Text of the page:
Being a complete system, Oracle provides consolidated patches for software and firmware. There is no need for an administrator to search for separate updates for drivers, databases, operating system, etc. This reduces the chance of problems because separate checks are no longer required on the reliable cooperation of hardware, storage, network, operating system and database software. The system also comes with full hardware support. This allows the machine to be managed and maintained in its entirety by a DBA without the need for training or assistance from system administrators. Indeed, the machine is simply on-site but does not take up the capacity of your system administrators. An ODA contains (Linux) nodes for running the databases, but due to their extensive system integration and specialized function, they do not have to be treated as manageable platforms that would have to be adapted to an existing infrastructure.

Although an ODA is normally supplied and deployed as a bare-metal system, it is also possible to virtualize it using Oracle VM. It was previously argued that virtualization is not always obvious, but there are situations where existing management procedures and/or role separations facilitate the distribution of databases over multiple servers. It also happens that there is a desire to host other Oracle environments (such as Weblogic servers) with the databases. So if there is a need for multiple virtual servers, the ODA can still be useful as a consolidation platform.

The hardware of the ODA is aimed at achieving optimal database performance, partly thanks to the integrated NVMe SSDs, controlled by Oracle’s ASM software. Very high I/O bandwidth for your databases without your SAN noticing. The fact that the disks/SSDs are directly addressable by the database system makes it possible to tailor the RAID set(s) specifically and in daily practice a DBA can also see exactly where the I/Os are going without having to spend time consuming monitoring processes on shared storage.

But what if you do not yet know how much capacity you will need in the long term? This aspect has also been eliminated. By means of Capacity-on-demand licensing you can choose to use only a small part of the ODA (for example only 2 CPU cores) and to upgrade more CPU cores and/or disks later if necessary. This is not possible with a traditional server solution.

There are three sizes of ODAs. The models are:

ODA Model CPU cores (max) RAM (max) SSD (max, gross) Database Edition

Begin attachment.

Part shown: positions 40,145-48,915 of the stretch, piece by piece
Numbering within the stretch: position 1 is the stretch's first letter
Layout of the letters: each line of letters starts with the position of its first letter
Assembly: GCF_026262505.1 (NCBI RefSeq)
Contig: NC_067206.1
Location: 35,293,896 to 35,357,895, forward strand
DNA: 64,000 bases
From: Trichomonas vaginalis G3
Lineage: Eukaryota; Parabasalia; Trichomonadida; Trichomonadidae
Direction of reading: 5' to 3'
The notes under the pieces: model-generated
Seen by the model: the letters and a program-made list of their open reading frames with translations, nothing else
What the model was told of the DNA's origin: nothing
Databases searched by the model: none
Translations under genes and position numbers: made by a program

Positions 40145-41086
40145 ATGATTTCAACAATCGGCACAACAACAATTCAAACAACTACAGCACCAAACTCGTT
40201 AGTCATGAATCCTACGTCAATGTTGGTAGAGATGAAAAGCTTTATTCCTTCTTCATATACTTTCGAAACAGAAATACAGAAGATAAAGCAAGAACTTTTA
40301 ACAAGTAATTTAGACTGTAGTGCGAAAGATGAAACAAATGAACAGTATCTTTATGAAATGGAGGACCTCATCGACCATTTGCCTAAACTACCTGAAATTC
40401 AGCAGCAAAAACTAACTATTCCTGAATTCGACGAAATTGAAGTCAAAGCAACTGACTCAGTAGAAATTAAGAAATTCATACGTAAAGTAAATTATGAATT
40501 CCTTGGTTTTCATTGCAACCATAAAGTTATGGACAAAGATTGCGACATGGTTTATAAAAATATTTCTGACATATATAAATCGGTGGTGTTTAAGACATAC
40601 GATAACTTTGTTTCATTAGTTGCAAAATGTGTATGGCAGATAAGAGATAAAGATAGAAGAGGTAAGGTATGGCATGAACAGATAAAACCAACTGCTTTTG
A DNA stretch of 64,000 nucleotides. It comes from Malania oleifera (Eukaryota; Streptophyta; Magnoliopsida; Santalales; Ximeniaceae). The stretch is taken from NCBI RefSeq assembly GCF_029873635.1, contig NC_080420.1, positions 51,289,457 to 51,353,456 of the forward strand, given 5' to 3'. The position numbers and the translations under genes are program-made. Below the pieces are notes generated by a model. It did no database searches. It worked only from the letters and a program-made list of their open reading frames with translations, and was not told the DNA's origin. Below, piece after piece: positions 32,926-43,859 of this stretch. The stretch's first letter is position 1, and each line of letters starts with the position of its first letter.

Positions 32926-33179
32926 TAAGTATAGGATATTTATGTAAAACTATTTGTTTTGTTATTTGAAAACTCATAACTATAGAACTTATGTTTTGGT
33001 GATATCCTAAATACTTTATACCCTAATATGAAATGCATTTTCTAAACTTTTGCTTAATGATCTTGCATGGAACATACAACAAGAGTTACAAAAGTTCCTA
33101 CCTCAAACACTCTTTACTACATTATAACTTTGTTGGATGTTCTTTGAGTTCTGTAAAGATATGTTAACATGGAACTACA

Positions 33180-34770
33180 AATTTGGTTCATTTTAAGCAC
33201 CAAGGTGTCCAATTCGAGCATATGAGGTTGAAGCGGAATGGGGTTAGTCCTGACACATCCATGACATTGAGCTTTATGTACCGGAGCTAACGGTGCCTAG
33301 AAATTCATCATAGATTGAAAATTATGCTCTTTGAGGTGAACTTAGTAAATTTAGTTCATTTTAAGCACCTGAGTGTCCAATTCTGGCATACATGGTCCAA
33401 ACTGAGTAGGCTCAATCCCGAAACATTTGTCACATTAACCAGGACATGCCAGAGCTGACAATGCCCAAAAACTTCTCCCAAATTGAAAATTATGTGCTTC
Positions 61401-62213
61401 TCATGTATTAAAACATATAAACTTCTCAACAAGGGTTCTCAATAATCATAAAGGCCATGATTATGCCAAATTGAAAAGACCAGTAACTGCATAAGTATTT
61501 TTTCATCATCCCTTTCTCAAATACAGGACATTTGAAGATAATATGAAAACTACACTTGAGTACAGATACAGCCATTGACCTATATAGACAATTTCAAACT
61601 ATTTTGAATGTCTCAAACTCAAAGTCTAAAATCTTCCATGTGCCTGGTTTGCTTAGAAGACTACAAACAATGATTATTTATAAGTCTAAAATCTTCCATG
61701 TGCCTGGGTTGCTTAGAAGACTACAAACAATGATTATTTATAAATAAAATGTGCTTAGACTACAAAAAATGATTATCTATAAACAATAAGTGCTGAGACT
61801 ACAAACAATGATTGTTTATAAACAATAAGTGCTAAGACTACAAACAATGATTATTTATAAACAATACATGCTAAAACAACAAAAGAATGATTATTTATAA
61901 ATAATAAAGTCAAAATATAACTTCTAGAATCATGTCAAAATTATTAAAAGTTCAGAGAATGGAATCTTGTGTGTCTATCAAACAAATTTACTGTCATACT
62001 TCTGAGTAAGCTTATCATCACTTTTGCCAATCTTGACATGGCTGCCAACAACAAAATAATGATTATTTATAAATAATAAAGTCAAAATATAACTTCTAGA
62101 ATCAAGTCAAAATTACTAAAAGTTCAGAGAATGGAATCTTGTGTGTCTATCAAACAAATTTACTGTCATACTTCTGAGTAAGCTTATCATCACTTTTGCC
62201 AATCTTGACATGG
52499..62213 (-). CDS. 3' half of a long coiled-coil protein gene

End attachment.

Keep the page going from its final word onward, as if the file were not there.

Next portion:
X6-2S 10 364GB 12.8TB Standard or Enterprise
X6-2M 20 768GB 12.8TB Standard or Enterprise
X6-2-HA 2 x 20 2 x 768GB 48TB SSD Enterprise Edition (native) or Standard Edition (in a VM)

The most important things at a glance:

  • No SAN required
  • Licenses from 2 to 72 CPU cores, you can vary according to your needs
  • Standard or Enterprise Edition databases (on X6-2-HA only SE in a VM)
  • Virtualization using Oracle VM is possible
  • Very high performance relative to the capacity to be licensed
  • No separate patches or maintenance contracts required
  • One point of contact for any problems
  • Manageable by a DBA, highly via only one tool (oakcli)
  • Fits in any 19inch ServerRack
  • Thanks to ILOM, the machine can also be switched on and off and troubleshooting remotely.
  • Model X6-2HA can be equipped with RAC for high availability. DataGuard can of course be used to update a standby database. This can be towards another ODA, but possibly also towards another server or VM.

The ODA in practice

The implementation of an ODA follows a process that knows well. The start of this is determining the needs and adjusting the optimal system configuration accordingly, such as the number of CPU cores to be activated, disk configuration, network connections and whether or not the ODA is virtualized. We also make agreements about periodic maintenance, such as checking and applying future ODA bundle patches and keeping overall health indicators of the ODA and the components, VMs and databases installed on it. The system is connected and configured by us on site using a checklist. This ensures that the hardware functions properly, that the system can be accessed remotely and that the automatic error reporting to Oracle (ASR: Auto Service Request) works. If everything appears to be in order, the configuration of the Linux nodes, network addresses and storage can be done and the system is ready to use.

For regular activities, database management on an ODA is not much different in practice than on other systems. Databases on an ODA are not special and can therefore be used and maintained like any other Oracle database. The difference (for a DBA) only becomes clear when creating, upgrading and/or deleting a database. These activities are carried out on an ODA using the “oakcli” utility. This utility is the software equivalent of a Swiss Army Knife and is used for almost all changes that can be performed. This varies from configuring available CPUs and network addresses to creating new databases. now has quite a few ODAs under management throughout the Netherlands and has noticed that existing customers again opt for a new ODA after the old one has been written off. We have not yet experienced that an ODA has been replaced by traditional (virtual) servers.

If you have become interested and would like to know more, please do not hesitate to contact us for more information or, for example, a proof-of-concept. We are happy to help you.,